42

I have written a small bash script which needs an ssh tunnel to draw data from a remote server, so it prompts the user:

echo "Please open an ssh tunnel using 'ssh -L 6000:localhost:5432 example.com'"

I would like to check whether the user had opened this tunnel, and exit with an error message if no tunnel exist. Is there any way to query the ssh tunnel, i.e. check if the local port 6000 is really tunneled to that server?

1
  • 1
    this might partially help "lsof -i | grep ssh"
    – qartal
    Feb 28 '18 at 17:08

10 Answers 10

71

Netcat is your friend:

nc -z localhost 6000 || echo "no tunnel open"
1
  • Wow, that's damn useful. I'm making a script that first of all creates a ssh tunnel, and I'm now using netcat to know when it's ready to accept connections. Works like a charm.
    – Hubro
    Jun 23 '15 at 15:33
35

This is my test. Hope it is useful.

# $COMMAND is the command used to create the reverse ssh tunnel
COMMAND="ssh -p $SSH_PORT -q -N -R $REMOTE_HOST:$REMOTE_HTTP_PORT:localhost:80 $USER_NAME@$REMOTE_HOST"

# Is the tunnel up? Perform two tests:

# 1. Check for relevant process ($COMMAND)
pgrep -f -x "$COMMAND" > /dev/null 2>&1 || $COMMAND

# 2. Test tunnel by looking at "netstat" output on $REMOTE_HOST
ssh -p $SSH_PORT $USER_NAME@$REMOTE_HOST netstat -an | egrep "tcp.*:$REMOTE_HTTP_PORT.*LISTEN" \
   > /dev/null 2>&1
if [ $? -ne 0 ] ; then
   pkill -f -x "$COMMAND"
   $COMMAND
fi
1
  • Looks like there's a bug in the above code. if [ $? -ne 0 ], the 0 should probably be a 1. the remote egrep will set $? to 0 if it successfully finds a match. In any event, I needed to use 1 to get this command to stop killing the existing tunnel every time I ran the command.
    – milesvp
    Jan 10 '18 at 22:23
22

Autossh is best option - checking process is not working in all cases (e.g. zombie process, network related problems)

example:

autossh -M 2323 -c arcfour -f -N -L 8088:localhost:80 host2
12

This is really more of a serverfault-type question, but you can use netstat.

something like:

 # netstat -lpnt | grep 6000 | grep ssh

This will tell you if there's an ssh process listening on the specified port. it will also tell you the PID of the process.

If you really want to double-check that the ssh process was started with the right options, you can then look up the process by PID in something like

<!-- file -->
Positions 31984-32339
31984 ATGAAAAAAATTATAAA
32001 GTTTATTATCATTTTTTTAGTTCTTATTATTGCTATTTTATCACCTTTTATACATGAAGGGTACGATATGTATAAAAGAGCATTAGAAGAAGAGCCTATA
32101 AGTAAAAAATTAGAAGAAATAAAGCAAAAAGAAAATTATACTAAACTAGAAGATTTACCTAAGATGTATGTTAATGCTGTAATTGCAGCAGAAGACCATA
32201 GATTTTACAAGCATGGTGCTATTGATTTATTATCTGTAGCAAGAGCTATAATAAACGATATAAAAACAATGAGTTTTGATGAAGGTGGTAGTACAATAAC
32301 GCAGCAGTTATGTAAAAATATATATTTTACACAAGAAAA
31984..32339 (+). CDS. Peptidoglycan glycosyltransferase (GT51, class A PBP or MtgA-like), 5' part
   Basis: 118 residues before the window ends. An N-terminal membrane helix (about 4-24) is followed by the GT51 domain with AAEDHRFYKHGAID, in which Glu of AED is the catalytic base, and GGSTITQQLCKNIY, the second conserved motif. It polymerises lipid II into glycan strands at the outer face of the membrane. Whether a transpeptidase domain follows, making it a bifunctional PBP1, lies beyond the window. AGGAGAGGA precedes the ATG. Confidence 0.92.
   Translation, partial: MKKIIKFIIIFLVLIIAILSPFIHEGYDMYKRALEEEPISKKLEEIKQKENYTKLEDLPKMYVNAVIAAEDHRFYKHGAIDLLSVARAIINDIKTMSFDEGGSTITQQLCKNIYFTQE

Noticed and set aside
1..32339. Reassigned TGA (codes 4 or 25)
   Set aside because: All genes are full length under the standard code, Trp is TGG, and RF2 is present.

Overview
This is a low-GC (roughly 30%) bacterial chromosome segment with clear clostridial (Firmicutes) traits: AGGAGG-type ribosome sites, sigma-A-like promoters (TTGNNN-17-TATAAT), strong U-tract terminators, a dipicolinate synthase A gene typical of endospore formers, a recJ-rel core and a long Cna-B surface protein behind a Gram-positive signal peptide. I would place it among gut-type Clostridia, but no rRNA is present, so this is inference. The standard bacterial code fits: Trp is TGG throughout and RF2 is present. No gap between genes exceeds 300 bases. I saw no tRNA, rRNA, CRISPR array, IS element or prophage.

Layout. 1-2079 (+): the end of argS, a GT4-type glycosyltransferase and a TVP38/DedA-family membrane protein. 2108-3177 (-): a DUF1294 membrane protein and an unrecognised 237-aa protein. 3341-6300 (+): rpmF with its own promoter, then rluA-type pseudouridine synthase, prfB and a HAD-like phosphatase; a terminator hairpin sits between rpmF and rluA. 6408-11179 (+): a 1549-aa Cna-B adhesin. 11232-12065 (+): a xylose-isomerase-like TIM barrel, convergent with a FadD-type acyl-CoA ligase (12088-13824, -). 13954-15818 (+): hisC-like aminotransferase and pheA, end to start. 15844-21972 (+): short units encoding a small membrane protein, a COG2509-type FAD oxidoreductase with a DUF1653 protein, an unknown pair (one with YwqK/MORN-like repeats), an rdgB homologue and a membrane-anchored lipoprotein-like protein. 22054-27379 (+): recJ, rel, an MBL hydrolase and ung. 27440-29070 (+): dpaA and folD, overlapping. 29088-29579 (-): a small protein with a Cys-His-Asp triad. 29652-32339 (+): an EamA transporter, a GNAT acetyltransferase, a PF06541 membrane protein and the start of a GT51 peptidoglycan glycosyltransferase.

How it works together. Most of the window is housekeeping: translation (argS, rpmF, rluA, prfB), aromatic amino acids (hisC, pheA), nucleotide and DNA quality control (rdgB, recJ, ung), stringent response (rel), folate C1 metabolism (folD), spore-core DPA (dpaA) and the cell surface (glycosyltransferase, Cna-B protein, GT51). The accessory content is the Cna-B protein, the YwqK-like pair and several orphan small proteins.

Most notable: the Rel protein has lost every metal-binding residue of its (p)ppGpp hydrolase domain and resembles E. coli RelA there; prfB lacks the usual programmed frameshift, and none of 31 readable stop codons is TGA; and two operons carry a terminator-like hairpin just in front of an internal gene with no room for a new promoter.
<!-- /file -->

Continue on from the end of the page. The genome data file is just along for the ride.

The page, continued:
# ps aux | grep PID
1
  • 3
    Note that this solution doesn't work on OS X, because netstat on OS X is different.
    – hlin117
    Feb 12 '16 at 6:10
8

Use autossh. It's the tool that's meant for monitoring the ssh connection.

2
#!/bin/bash

# Check do we have tunnel to example.com server
lsof -i tcp@localhost:6000 > /dev/null

# If exit code wasn't 0 then tunnel doesn't exist.
if [ $? -eq 1 ]
then
  echo ' > You missing ssh tunnel. Creating one..'
  ssh -L 6000:localhost:5432 example.com
fi

echo ' > DO YOUR STUFF < '
2

We can check using ps command

# ps -aux | grep ssh

Will show all shh service running and we can find the tunnel service listed

1

stunnel is a good tool to make semi-permanent connections between hosts.

http://www.stunnel.org/

1

These are more detailed steps to test or troubleshoot an SSH tunnel. You can use some of them in a script. I'm adding this answer because I had to troubleshoot the link between two applications after they stopped working. Just grepping for the ssh process wasn't enough, as it was still there. And I couldn't use nc -z because that option wasn't available on my incantation of netcat.

Let's start from the beginning. Assume there is a machine, which will be called local with IP address 10.0.0.1 and another, called remote, at 10.0.3.12. I will prepend these hostnames, to the commands below, so it's obvious where they're being executed.

The goal is to create a tunnel that will forward TCP traffic from the loopback address on the remote machine on port 123 to the local machine on port 456. This can be done with the following command, on the local machine:

local:~# ssh -N -R 123:127.0.0.1:456 10.0.3.12

To check that the process is running, we can do:

local:~# ps aux | grep ssh

If you see the command in the output, we can proceed. Otherwise, check that the SSH key is installed in the remote. Note that excluding the username before the remote IP, makes ssh use the current username.

Next, we want to check that the tunnel is open on the remote:

remote:~# netstat | grep 10.0.0.1

We should get an output similar to this:

tcp  0  0  10.0.3.12:ssh  10.0.0.1:45988  ESTABLISHED

Would be nice to actually see some data going through from the remote to the host. This is where netcat comes in. On CentOS it can be installed with yum install nc.

First, open a listening port on the local machine:

local:~# nc -l 127.0.0.1:456

Then make a connection on the remote:

remote:~# nc 127.0.0.1 123

If you open a second terminal to the local machine, you can see the connection. Something like this:

local:~# netstat | grep 456
tcp  0  0 localhost.localdom:456 localhost.localdo:33826 ESTABLISHED
tcp  0  0 localhost.localdo:33826 localhost.localdom:456 ESTABLISHED

Better still, go ahead and type something on the remote:

remote:~# nc 127.0.0.1 8888
Hallo?
anyone there?

You should see this being mirrored on the local terminal:

local:~# nc -l 127.0.0.1:456
Hallo?
anyone there?

The tunnel is working! But what if you have an application, called appname, which is supposed to be listening on port 456 on the local machine? Terminate nc on both sides then run your application. You can check that it's listening on the correct port with this:

local:~# netstat -tulpn | grep LISTEN | grep appname
tcp  0  0  127.0.0.1:456  0.0.0.0:* LISTEN  2964/appname

By the way, running the same command on the remote should show sshd listening on port 127.0.0.1:123.

0

If you are using ssh in background, use this:

sudo lsof -i -n | egrep '\<ssh\>'

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